14 July 2021 Apia Samoa. A mother from Savaii who was struck by her husband with a machete over the weekend is being treated at the Motootua National Hospital.
According to Police, the incident was reported on Saturday morning when the woman in her 30s was admitted to Tuasivi district hospital in Savaii.
She was then transferred to Motootua National Hospital where she continues to be treated for injuries to her arm, which she had held up in an attempt to shield herself from the blow.
Police confirm the woman’s husband has been charged with attempted murder and is being remanded in custody.
A Court date for the perpetrator’s first appearance, however, is not known as the Supreme Court of Samoa has been on hold for all other matters as the Court prioritises electoral petitions and cases relating to Samoa’s political crisis.
A 2018 National Survey on Family Violence in Samoa conducted by the Office of the Ombudsman’s Human Rights Institute found that 86% of Samoan women were subjected to kicking, punching, slapping, or otherwise being physically harmed by their intimate partners, with many using a hard object such as rock, stick, trunk or hose.
The same report found that 87% of women in Samoa were exposed to yelling, put-downs or harsh words by their intimate partners, while 24% experienced choking.
The unfortunate incident occurs on the very week that the Minsitry of Women, Community and Social Development (MWCSD) had organized a march for women to come together and stand against domestic violence.
There are many societal norms associated with condoning violence against intimate partners including the notion that it is ok for a man to do as he will with his wife, because she is “his”.
Abuse is not just physical, but can also be emotional, psychological or economical.
Research states that a woman would return to her husband or intimate partner on an average of seven times before she leaves him for good, and domestic violence happens in cycles.
Intimate partner violence also affects faafafine in the exact same way as it does women.
Early Warning Signs
It is uncommon for a person to become highly abusive in a relationship straight away, often they will first start trying to gain power over their partner in small, subtle ways. These early warning signs or ‘red flags’ are an indication that a relationship has become unhealthy and could escalate into family violence.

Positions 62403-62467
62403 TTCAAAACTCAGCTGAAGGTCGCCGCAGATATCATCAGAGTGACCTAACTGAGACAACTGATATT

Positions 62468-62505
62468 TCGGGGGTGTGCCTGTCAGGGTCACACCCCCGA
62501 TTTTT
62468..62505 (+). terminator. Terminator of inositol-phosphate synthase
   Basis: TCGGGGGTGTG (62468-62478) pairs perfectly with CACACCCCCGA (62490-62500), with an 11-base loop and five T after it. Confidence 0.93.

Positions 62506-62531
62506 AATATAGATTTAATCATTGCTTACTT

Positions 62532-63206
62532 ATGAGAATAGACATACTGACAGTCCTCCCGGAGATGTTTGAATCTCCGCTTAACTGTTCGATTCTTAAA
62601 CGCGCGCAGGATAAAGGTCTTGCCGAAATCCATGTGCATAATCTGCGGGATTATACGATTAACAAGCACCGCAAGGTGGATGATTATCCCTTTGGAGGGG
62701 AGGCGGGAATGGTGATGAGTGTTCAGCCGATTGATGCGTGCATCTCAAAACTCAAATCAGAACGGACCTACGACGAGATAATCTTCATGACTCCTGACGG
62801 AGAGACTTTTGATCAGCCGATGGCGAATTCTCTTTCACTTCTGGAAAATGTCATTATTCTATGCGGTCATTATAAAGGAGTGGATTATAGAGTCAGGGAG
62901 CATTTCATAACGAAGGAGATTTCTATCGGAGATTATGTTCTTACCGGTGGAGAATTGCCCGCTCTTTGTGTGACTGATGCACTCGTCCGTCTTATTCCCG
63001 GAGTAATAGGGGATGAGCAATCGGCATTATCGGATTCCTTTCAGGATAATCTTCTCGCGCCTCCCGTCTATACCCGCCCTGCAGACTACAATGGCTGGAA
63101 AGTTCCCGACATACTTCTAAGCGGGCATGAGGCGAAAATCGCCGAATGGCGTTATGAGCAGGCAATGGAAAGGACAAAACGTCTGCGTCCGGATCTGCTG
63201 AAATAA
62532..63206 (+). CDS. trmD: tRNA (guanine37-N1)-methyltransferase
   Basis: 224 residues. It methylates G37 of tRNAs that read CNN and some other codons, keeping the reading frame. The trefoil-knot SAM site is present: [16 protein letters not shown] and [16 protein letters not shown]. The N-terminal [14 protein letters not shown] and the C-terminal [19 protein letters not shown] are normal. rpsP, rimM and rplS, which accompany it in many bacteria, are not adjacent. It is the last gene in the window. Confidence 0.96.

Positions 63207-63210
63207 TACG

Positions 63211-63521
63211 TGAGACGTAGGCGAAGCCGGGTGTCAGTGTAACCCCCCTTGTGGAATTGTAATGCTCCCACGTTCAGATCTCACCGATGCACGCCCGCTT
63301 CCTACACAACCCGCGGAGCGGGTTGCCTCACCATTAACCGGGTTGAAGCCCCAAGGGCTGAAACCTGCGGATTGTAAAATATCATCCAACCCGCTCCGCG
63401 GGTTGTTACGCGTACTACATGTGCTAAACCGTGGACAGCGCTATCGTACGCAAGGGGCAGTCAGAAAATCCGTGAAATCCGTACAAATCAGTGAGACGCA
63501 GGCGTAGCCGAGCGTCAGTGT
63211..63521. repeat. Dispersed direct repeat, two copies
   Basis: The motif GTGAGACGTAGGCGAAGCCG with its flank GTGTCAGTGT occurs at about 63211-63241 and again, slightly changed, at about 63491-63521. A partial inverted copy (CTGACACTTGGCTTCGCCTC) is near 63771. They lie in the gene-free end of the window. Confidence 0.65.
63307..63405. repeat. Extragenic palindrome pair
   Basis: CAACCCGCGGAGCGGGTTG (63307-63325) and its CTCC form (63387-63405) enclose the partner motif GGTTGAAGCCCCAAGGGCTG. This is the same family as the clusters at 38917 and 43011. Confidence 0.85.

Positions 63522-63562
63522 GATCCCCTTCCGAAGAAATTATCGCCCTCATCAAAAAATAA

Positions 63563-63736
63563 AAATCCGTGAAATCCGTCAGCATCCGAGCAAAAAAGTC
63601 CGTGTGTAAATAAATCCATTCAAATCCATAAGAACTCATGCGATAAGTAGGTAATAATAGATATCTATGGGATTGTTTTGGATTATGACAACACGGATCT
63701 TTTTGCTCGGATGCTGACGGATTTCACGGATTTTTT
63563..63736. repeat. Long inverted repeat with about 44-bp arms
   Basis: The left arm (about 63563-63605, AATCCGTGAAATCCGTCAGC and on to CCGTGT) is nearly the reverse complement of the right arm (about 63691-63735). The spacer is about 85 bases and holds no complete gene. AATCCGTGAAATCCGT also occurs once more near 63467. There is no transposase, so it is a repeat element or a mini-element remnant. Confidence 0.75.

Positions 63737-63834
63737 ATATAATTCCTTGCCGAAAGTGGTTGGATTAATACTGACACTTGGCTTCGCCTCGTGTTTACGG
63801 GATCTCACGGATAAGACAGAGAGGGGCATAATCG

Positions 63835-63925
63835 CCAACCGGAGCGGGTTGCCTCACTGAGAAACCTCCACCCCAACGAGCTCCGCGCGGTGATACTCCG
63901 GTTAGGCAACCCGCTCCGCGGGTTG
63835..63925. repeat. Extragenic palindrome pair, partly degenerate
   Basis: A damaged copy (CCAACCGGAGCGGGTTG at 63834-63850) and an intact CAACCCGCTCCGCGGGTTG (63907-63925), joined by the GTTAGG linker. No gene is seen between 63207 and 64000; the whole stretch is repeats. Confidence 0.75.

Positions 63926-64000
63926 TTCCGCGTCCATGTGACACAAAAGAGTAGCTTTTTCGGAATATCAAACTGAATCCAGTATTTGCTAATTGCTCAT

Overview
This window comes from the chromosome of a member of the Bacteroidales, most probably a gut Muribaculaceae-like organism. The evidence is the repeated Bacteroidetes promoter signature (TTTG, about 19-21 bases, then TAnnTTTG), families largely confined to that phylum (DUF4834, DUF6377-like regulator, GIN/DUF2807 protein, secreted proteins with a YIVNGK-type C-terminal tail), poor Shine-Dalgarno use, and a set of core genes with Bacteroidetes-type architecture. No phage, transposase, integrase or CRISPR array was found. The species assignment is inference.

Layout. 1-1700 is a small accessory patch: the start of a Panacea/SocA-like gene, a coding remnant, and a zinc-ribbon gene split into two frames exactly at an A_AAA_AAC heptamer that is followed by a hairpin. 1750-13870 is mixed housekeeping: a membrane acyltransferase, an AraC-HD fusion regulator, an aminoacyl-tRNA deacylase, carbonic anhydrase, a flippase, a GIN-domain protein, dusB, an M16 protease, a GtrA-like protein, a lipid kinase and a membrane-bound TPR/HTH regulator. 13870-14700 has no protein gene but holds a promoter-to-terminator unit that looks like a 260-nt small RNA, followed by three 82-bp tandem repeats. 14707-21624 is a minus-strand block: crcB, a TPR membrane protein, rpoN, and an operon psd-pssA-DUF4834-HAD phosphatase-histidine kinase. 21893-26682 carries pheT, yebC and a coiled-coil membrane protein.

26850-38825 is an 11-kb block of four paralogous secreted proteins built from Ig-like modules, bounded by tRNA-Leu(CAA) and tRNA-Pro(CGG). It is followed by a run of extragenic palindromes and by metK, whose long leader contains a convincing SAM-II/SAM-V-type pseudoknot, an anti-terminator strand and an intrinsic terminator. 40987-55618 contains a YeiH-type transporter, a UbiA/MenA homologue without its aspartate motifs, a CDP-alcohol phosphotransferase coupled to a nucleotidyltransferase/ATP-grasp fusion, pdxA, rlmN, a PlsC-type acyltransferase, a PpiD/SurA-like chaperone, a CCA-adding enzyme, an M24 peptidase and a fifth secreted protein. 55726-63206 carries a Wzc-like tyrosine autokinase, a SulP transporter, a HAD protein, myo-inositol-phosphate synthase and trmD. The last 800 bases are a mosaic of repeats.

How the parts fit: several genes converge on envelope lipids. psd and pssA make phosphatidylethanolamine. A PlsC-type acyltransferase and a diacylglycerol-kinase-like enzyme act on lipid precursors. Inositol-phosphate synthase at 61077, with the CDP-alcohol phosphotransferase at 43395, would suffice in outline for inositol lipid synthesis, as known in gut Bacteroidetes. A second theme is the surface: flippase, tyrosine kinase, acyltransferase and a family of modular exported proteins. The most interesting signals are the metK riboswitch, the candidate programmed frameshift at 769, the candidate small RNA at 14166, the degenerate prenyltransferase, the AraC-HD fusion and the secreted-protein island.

Some common early warning signs of abuse
- Does your partner try to escalate your relationship quickly by moving in together or getting engaged after only being together for a short time?
- Does your partner ever speak badly about your family or friends or discourage you from spending time with people you’re close to?
- Does your partner nit-pick things you do, criticise you, or put you down so you feel bad about yourself?
- Does your partner ever try to pick fights or gets really angry about small things?
- Does your partner refuse to take responsibility for things, always blaming you or someone else?
- Does your partner want to know where you are all the time?
- Does your partner call or text excessively throughout the day and gets angry if you don’t respond?
- Does your partner check your phone or social media to see who you’ve been talking to?
- Does your partner get jealous of other people you see or accuse you of flirting with other people or cheating?
- Is your partner overly moody, being mean to you one moment and caring and kind the next?
- Does your partner break or throw objects?
- Does you partner yell at you aggressively or get in your face?
- Are you ever scared of your partner?
If you answered yes to any of the questions above elements of your relationship are unhealthy and may develop into a situation of family violence.
I answered yes. What should I do?
The most important thing for you to do is ensure the safety of yourself and your children (if you have any). If you ever feel in danger, try to remove yourself from the vicinity of the abusive person, perhaps by going to a friend, relative or neighbour’s house. Or if you are unable to safely leave, call the police on 22222 or 911.
The Samoa Victim Suport Group Free Calling line is: